A seaweed search is not an everyday event at Porthcurnick beach, but on the last low spring tide in June, a group of wildlife enthusiasts could be seen wading through rockpools along the shore below Pednvadan Point. They were looking for just 14 of the 650 species of seaweed that can be found around the British Isles.
By Chris Townsend.
The Big Seaweed Search is a national project run by the Natural History Museum and Marine Conservation Society. Its aim is to get people interested in the wonderful seaweeds on our shores, and in doing so contribute to some real scientific research. The plan is to monitor 14 target species around UK coasts; evidence shows that seaweeds may be affected by three key environmental changes: sea surface temperature rise, ocean acidification and the spread of non-native species.
Many people are new to seaweeds and names can be tricky. Harpoon Weed, Hook Weed, Wakame or Wireweed? These four non-native project species may become invasive, having an impact on local ecosystems. Sugar Kelp, Bladder Wrack and Thong Weed are three of the eight cool water seaweeds targeted – possibly affected by warming seas. Chalky red seaweeds can become corroded by more acidic water; project species are Calcified Crusts and Coral Weeds. On the beach our group had a close look at named specimens in trays of sea water and got to grips with identifying the 14 seaweeds before their survey.
National Trust Rangers had earlier marked out our five metre wide transect, from the upper shore to the low tide mark. We plan to do annual surveys here (if not more frequently) so that changes are monitored. Starting at the sea’s edge, the presence or absence of the 14 seaweeds was noted as we walked up the shore. Six of the eight cold water seaweeds were found, including two little Channel Wrack plants high on the shore – distribution ‘sparse’! We were surprised to find Wireweed and Harpoon Weed growing abundantly in most rock pools. The Calcified Crusts and Coral Weeds grew on all the rocks underneath Serrated Wrack. We’d found 10 of the 14 species, and will record our findings at www.nhm.ac.uk/seaweeds
Seaweed pressings, seaweed foraging, the Fal’s maerl and the ecological and economic importance of seaweeds are fascinating aspects of this great group of plants. Watch this space – Roseland’s Seaweed Group might get together again for more surveys and seaweed events! Look for the local National Trust events at www.roselandonline.co.uk and Wild Roseland events at www.wildroseland.org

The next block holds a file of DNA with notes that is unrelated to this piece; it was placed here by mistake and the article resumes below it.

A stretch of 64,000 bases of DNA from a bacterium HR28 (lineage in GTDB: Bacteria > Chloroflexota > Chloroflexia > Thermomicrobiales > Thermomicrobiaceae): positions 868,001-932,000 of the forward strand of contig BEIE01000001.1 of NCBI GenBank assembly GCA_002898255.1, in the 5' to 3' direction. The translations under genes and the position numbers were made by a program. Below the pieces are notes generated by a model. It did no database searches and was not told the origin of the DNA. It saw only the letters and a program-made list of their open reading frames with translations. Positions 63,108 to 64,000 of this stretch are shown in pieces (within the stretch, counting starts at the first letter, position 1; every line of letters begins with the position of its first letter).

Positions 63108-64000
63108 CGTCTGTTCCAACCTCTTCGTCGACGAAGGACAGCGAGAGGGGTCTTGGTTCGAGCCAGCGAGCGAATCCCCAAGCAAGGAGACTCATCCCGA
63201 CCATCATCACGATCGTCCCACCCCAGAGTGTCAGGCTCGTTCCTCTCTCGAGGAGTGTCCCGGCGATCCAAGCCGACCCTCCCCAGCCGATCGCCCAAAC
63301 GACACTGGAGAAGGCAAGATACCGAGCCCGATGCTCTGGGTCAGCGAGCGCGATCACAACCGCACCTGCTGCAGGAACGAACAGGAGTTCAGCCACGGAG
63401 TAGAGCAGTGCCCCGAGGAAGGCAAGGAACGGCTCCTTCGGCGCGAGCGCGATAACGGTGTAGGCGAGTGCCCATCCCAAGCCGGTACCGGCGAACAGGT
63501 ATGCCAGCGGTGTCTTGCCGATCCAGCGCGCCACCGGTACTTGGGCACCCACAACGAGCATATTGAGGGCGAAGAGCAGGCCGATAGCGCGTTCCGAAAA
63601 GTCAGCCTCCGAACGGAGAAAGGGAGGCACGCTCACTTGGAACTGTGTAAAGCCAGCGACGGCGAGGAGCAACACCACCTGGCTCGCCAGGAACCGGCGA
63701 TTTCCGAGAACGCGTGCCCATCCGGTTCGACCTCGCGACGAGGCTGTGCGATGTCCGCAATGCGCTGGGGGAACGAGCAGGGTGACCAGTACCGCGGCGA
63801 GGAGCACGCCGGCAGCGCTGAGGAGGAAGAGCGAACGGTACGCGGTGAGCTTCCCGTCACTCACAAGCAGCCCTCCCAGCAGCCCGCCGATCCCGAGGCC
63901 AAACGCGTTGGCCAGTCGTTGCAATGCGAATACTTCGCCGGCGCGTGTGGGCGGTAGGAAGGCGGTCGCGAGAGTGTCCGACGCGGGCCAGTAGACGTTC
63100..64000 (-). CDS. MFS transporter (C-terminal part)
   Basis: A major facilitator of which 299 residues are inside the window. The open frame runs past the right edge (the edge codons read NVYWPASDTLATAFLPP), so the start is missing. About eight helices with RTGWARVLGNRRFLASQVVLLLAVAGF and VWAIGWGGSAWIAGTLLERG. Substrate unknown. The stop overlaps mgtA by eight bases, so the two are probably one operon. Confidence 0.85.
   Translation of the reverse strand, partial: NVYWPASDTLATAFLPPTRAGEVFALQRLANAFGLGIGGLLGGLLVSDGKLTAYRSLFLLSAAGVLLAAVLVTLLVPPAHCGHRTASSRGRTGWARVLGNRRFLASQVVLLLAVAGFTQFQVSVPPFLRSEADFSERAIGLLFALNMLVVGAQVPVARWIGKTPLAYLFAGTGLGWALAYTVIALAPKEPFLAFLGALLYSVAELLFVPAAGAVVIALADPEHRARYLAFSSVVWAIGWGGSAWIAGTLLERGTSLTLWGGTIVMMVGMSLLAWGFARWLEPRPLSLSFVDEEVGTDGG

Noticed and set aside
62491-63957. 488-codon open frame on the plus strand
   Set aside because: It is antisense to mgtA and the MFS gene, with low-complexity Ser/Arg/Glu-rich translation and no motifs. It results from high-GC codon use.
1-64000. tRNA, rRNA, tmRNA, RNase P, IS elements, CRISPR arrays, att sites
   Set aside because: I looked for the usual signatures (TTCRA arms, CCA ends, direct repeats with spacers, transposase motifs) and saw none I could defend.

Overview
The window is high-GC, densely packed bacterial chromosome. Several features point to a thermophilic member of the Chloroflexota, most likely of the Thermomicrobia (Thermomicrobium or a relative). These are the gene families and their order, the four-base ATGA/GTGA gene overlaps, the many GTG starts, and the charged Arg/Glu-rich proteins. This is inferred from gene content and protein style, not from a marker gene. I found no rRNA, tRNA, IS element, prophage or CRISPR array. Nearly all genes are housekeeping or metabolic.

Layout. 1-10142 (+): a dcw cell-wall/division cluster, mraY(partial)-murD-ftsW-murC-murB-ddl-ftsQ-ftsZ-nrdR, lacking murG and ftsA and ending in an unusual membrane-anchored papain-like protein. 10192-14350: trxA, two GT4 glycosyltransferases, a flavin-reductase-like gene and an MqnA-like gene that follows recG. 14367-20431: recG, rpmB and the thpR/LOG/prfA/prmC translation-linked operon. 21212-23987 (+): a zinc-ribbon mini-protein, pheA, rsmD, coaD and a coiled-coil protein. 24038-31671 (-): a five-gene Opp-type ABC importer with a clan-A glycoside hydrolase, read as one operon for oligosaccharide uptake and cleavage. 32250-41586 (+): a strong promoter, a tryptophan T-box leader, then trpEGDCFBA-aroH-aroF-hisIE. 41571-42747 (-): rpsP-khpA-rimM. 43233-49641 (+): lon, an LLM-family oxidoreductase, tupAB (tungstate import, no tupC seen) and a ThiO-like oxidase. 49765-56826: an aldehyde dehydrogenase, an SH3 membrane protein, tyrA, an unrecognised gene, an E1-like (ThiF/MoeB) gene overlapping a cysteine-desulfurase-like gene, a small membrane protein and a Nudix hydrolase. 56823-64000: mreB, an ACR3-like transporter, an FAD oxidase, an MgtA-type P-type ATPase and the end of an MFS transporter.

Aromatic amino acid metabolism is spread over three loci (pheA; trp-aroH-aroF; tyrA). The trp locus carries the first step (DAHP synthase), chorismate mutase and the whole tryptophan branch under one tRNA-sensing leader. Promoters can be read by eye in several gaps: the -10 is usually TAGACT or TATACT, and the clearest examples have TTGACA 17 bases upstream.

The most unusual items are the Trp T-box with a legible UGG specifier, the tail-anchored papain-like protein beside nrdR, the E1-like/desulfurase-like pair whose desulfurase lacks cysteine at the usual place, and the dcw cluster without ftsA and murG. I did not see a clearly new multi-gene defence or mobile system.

Photography by Chris Townsend, Steve Sudworth.
Upcoming Wild Roseland Walks and Talks – dates for your diary
Note that all events are free but a small donation of £3 would be welcomed.
– Sue Sayer, Cornwall Seal Group.
Thursday 21st September 2017, 7.00pm, Philleigh Community Centre.
Grey seals are one of the world’s rarest seal species, making our populations globally significant. This talk covers all aspects of the life of grey seals, their habitat and behaviour, and is presented by Sue Sayer, founder of Cornwall Seal Group.
Cirl Bunting Reintroduction Project News
We had some great news to celebrate in July, regarding our oldest and last, ringed, reintroduced male Cirl, who lives at Churchtown Farm in St Just. He turned the grand old age of six years, which for a Cirl bunting is a considerable age given the trials of life that these small farmland passerines experience. In spring 2011, this little bird was taken as an early season nestling with his siblings, from Agatha Christie’s Greenway House estate near Brixham in Devon; to be hand reared in the Rosleand before release from Tregassick. Like many others, he survived this unusual start to his life and somehow made his own way west to St Just, where at the age of one he established the breeding territory that he has held ever since. This little bird’s strength of character and determination to survive are truly remarkable. We hope he has passed on his exceptional genes to many offspring.
Edited by Sarah Vandome
Chris Townsend, Steve Sudworth.
References and links
Natural History Museum, The Big Seaweed Search:
Enjoy more Roseland wildlife and landscapes – visit Sarah Vandome’s Heart of Roseland Facebook feature:
Wild Roseland is a group of volunteers who care passionately about looking after the nature and landscape of the Roseland peninsula in south Cornwall. Through a number of initiatives and projects, the aim is to inspire and enhance the conservation of this special place for all.